Continued Inactivity on CareerNet

Ten full-time, paid employment opportunities have been posted on CareerNet for several weeks, and as of Thursday, Sept. 19, not a single student has ...

Sep 21, 2013

Ten full-time, paid employment opportunities have been posted on CareerNet for several weeks, and as of Thursday, Sept. 19, not a single student has applied.  The 80-plus internship positions on the online interface have received alarmingly few applicants. Such inactivity on CareerNet may have severe, long-lasting consequences on this institution and the students that comprise it.
CareerNet is an online database software for jobs and internships that is an interface for external and internal audiences. Many employers reserve highly selective positions for NYU Abu Dhabi students.
Students, however, are not applying for the full-time and part-time jobs and internships posted on the online database. The postings on the site are a product of the well-established relationship between employers and the Career Development Center. When employers receive few to no applications, the relationship between these two parties can be damaged.
Senior Attilio Rigotti, one of the many students who scarcely uses CareerNet, described the root of the problem.
“Honestly, as a theater student, CareerNet doesn't offer me opportunities I'm deeply interested in,” said Rigotti. “I don't think this is CareerNet's problem, but perhaps the city[’s], which probably doesn't have [many] internships in the arts. The large theater opportunities are usually offered through the school and not advertised through CareerNet.”
Other students have also had trouble finding internships geared towards the arts.
“There is not much for arts-related majors,” said senior Adam Pivirotto. “Luckily, NYUAD students have access to the Tisch Career portal, so there are more opportunities there. I will be visiting [that site] a lot this year — looking for a job this time.”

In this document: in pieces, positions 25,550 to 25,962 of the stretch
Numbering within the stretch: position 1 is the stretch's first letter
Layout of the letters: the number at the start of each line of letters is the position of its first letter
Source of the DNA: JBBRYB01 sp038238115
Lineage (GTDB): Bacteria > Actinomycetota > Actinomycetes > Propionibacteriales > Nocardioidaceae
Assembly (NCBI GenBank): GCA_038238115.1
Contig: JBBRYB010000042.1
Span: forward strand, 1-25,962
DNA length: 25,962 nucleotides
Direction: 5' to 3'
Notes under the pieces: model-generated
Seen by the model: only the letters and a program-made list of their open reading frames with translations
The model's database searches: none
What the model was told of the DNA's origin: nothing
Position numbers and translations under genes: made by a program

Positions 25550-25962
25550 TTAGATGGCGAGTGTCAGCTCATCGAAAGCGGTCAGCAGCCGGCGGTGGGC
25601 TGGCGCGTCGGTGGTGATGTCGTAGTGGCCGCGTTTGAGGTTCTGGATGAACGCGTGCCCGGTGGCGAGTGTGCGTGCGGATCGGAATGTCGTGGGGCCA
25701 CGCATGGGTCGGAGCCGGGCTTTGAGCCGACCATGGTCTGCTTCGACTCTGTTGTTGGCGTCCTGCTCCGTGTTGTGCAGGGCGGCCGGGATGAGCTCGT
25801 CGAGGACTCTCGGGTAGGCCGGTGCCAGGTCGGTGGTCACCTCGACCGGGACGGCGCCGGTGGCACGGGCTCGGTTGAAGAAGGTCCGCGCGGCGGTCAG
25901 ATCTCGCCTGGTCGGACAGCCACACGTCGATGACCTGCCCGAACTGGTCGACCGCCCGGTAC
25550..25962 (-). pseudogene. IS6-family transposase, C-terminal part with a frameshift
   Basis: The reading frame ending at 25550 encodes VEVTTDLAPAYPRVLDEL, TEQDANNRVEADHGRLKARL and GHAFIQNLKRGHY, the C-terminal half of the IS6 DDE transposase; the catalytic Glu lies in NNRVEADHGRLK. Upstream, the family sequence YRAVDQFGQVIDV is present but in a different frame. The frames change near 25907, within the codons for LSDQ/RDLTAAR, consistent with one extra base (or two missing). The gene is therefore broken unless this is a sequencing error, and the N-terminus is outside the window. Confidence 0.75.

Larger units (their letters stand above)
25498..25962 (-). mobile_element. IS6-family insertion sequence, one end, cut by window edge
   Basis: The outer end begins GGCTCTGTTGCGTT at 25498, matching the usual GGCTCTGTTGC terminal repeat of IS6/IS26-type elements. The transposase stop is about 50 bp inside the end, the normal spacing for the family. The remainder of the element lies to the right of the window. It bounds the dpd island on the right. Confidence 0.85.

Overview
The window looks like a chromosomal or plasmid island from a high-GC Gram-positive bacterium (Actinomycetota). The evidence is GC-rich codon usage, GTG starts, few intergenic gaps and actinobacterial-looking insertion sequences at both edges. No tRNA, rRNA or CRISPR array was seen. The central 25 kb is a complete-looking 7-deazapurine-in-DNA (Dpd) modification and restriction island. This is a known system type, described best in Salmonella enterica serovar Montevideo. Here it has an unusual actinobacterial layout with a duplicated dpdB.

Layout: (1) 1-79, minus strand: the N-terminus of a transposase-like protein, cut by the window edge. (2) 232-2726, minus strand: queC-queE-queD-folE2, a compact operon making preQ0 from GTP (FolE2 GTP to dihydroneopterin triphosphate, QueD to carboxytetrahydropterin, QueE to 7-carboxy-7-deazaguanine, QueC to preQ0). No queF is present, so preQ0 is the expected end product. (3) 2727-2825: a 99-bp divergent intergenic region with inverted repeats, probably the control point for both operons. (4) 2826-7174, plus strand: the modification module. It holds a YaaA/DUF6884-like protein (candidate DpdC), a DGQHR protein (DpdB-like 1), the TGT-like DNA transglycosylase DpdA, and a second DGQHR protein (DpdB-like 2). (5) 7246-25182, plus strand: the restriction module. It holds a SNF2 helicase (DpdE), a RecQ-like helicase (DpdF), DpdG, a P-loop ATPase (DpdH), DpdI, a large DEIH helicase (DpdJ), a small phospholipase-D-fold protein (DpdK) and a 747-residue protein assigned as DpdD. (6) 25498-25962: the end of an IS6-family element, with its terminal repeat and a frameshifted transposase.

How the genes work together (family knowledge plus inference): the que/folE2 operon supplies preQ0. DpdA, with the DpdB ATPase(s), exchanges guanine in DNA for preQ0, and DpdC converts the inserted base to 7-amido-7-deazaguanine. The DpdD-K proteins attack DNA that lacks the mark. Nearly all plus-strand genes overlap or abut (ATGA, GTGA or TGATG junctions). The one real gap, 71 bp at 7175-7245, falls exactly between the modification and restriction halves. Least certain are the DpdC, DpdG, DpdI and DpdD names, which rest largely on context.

However, some students have been able to secure internships without using CareerNet.
“This summer I found my internship through the help of one of my professors,” said junior Gaby Garcia. “I wanted to participate in research, so I started by talking to one of my psychology professors, who encouraged me to contact professors here at NYU. I was able to get in touch with several professors and one of them offered me a position in her research lab, which I am continuing during this semester.”
Although CareerNet is used by thousands of universities, its interface can be confusing, especially for freshmen.
“The internship database isn't very helpful … Finding internships by categories is a confusing process,” said freshman Kunal Thakar.
Sophomore Robson Beaudry expressed a similar sentiment.
“I found CareerNet a little bit difficult to use in that my primary purpose when using it was to find available internships,” said Beaudry. “I also found it a bit cumbersome that we had to attend an orientation seminar in order to use CareerNet.”
The CDC hopes to address the difficulties students face when using the site and to encourage more students to complete internship applications.
“We’re hoping that the [upcoming internship] fair and the conversations with actual employers will instigate more applications,” said Dana Downey, the recently hired assistant director of employer services at the CDC. “If these major deadlines for full-time jobs pass and we have no applicants then we will [reevaluate] whether or not we’ll recruit full-time jobs for students anymore.”
Julia Saubier is a staff writer. Email her at
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